One of the leading retailers in the United Kingdom, ASDA, will commission more than 300 new natural gas trucks in 2021 to reduce the environmental footprint of its transport activities. To support this fleet, Air Liquide will install and operate six biomethane stations at ASDA’s sites. These facilities, which will be operational by the first quarter of 2021, will refuel both ASDA trucks and those of some partners.
The new infrastructure will boost Air Liquide’s network to 20 filling stations in the UK. These stations are dedicated to refilling fleets of trucks and buses. At the end of 2019, Air Liquide acquired Gas Bus Alliance, which added seven biomethane stations for buses to its network in the country.
The Can Mata project is the first landfill gas injection project in Europe to be financed by a long-term Power Purchase Agreement (PPA)
The Ferrovial Servicios group, a leading global service operator, has selected Waga Energy to produce biomethane at the Can Mata landfill, one of Spain’s largest landfill, near Barcelona. The Can Mata site will be the first in Spain to use the Wagabox purification technology, developed by Waga Energy to recover landfill gas in the form of biomethane, a renewable substitute for natural gas.
The water resource reclamation facility converts 800 standard cubic feet per minute (SCFM) of biogas to produce more than 99.5% pure renewable natural gas for direct injection into the natural gas pipeline. In doing so, this project generates enough renewable energy equivalent to removing 2,900 vehicles from U.S. roadways for one year or replacing 1.5 million gallons of gasoline annually.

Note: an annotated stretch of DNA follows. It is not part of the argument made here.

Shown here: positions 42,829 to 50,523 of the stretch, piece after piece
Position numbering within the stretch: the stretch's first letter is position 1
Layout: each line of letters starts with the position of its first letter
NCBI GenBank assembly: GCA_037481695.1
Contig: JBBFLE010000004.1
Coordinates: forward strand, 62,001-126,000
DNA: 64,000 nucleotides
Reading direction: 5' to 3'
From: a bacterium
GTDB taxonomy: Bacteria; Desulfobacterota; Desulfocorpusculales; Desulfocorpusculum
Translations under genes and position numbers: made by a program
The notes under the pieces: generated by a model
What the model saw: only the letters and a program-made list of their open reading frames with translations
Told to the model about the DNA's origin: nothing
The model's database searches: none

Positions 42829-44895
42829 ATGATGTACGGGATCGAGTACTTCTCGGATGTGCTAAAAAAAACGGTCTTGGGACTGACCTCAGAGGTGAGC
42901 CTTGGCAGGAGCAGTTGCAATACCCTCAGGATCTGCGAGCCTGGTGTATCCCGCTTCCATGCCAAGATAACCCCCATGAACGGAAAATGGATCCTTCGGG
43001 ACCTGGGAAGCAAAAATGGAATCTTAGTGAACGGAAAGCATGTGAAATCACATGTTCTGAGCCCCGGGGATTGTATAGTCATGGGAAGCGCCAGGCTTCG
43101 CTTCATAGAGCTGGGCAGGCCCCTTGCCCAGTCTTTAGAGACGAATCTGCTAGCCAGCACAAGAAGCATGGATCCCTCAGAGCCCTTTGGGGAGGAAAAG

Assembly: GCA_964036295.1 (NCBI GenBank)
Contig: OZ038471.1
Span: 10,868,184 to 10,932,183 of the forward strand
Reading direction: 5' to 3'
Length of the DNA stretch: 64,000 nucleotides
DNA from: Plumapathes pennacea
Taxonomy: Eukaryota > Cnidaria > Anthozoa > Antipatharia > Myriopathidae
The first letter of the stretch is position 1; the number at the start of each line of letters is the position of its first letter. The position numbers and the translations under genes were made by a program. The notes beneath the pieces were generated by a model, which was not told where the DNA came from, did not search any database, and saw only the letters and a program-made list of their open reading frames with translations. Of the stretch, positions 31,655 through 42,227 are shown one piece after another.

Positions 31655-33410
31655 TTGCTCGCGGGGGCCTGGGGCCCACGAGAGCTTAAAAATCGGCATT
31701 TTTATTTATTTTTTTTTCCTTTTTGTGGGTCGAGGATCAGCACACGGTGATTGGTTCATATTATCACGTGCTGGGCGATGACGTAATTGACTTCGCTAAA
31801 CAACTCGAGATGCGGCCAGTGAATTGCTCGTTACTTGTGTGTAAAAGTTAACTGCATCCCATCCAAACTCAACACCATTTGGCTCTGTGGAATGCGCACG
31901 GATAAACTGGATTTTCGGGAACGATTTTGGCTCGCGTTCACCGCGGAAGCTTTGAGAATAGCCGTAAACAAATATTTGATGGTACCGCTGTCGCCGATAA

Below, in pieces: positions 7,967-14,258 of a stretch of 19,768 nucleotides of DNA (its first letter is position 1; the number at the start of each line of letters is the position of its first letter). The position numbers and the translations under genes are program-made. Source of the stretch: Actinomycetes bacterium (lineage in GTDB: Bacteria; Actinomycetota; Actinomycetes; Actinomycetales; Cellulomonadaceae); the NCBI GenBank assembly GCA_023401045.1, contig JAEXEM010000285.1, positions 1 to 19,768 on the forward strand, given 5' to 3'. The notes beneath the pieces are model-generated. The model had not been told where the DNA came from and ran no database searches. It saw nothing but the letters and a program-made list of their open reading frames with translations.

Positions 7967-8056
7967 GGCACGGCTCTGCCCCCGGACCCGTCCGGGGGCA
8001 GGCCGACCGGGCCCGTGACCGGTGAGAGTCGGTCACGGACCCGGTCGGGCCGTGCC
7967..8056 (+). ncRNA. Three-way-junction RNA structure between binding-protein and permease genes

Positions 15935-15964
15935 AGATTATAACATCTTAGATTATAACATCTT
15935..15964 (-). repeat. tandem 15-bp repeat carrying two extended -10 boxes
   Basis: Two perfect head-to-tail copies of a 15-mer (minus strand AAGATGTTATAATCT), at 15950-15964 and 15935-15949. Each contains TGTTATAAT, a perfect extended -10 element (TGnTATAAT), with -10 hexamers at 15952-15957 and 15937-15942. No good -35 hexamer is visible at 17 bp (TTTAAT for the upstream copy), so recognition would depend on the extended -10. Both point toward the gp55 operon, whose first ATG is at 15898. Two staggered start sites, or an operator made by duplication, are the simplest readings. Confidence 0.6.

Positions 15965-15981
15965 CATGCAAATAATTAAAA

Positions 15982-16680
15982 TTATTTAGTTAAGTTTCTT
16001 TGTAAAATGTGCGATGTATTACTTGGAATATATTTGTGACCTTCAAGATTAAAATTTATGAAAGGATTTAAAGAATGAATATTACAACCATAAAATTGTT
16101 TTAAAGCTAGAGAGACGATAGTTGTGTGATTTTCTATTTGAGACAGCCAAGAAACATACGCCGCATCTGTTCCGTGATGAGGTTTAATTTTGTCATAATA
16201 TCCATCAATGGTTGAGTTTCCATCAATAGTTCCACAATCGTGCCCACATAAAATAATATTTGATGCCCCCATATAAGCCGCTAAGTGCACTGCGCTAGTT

Sioux City selected Bartlett & West as the wastewater treatment program manager, which entailed leading teams of consultants and individuals in designing several improvement projects for the City. Bartlett & West recommended improvements to the City’s existing anaerobic digestion system, using DMT’s Sulfurex®CR, a chemical desulfurization unit, to remove hydrogen sulfide (H2S), and DMT’s three-stage Carborex®MS, a membrane separation technology, to extract carbon dioxide (CO2) from the methane (CH4) stream.
BiogasWorld proudly released last week the fourth edition of the Biomethane Market Intelligence Report. Over the years, our annual document became a true reference point for our members, facilitating their business strategies and marketing decisions.